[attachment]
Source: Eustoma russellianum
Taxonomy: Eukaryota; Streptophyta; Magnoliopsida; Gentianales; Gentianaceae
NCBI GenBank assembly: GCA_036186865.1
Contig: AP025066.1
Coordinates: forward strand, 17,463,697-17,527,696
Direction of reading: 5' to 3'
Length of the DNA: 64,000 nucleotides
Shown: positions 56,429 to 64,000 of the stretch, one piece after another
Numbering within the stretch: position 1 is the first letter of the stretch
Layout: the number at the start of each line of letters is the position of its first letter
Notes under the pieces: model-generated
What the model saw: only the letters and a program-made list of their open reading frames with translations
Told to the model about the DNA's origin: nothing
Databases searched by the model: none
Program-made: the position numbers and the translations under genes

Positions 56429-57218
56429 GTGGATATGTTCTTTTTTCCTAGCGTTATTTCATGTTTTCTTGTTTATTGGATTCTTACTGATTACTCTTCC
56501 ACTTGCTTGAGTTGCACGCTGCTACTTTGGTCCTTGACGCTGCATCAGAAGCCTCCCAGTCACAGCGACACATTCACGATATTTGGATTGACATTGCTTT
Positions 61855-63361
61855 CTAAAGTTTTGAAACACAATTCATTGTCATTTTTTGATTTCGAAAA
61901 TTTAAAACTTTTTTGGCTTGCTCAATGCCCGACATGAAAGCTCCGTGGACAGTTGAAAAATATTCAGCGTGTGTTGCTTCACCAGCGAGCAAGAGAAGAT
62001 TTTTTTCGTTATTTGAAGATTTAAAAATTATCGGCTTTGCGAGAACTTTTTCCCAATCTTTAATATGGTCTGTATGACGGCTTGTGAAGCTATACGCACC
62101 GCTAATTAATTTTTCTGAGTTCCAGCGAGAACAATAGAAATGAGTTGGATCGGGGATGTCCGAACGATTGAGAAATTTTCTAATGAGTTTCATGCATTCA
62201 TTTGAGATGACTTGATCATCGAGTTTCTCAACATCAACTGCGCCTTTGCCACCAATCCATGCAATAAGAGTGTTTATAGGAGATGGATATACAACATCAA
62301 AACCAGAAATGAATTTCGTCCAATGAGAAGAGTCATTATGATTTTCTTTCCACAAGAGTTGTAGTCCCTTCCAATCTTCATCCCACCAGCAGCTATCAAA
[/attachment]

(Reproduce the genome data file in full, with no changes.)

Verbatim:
Source: Eustoma russellianum
Taxonomy: Eukaryota; Streptophyta; Magnoliopsida; Gentianales; Gentianaceae
NCBI GenBank assembly: GCA_036186865.1
Contig: AP025066.1
Coordinates: forward strand, 17,463,697-17,527,696
Direction of reading: 5' to 3'
Length of the DNA: 64,000 nucleotides
Shown: positions 56,429 to 64,000 of the stretch, one piece after another
Numbering within the stretch: position 1 is the first letter of the stretch
Layout: the number at the start of each line of letters is the position of its first letter
Notes under the pieces: model-generated
What the model saw: only the letters and a program-made list of their open reading frames with translations
Told to the model about the DNA's origin: nothing
Databases searched by the model: none
Program-made: the position numbers and the translations under genes

Positions 56429-57218
56429 GTGGATATGTTCTTTTTTCCTAGCGTTATTTCATGTTTTCTTGTTTATTGGATTCTTACTGATTACTCTTCC
56501 ACTTGCTTGAGTTGCACGCTGCTACTTTGGTCCTTGACGCTGCATCAGAAGCCTCCCAGTCACAGCGACACATTCACGATATTTGGATTGACATTGCTTT
Positions 61855-63361
61855 CTAAAGTTTTGAAACACAATTCATTGTCATTTTTTGATTTCGAAAA
61901 TTTAAAACTTTTTTGGCTTGCTCAATGCCCGACATGAAAGCTCCGTGGACAGTTGAAAAATATTCAGCGTGTGTTGCTTCACCAGCGAGCAAGAGAAGAT
62001 TTTTTTCGTTATTTGAAGATTTAAAAATTATCGGCTTTGCGAGAACTTTTTCCCAATCTTTAATATGGTCTGTATGACGGCTTGTGAAGCTATACGCACC
62101 GCTAATTAATTTTTCTGAGTTCCAGCGAGAACAATAGAAATGAGTTGGATCGGGGATGTCCGAACGATTGAGAAATTTTCTAATGAGTTTCATGCATTCA
62201 TTTGAGATGACTTGATCATCGAGTTTCTCAACATCAACTGCGCCTTTGCCACCAATCCATGCAATAAGAGTGTTTATAGGAGATGGATATACAACATCAA
62301 AACCAGAAATGAATTTCGTCCAATGAGAAGAGTCATTATGATTTTCTTTCCACAAGAGTTGTAGTCCCTTCCAATCTTCATCCCACCAGCAGCTATCAAA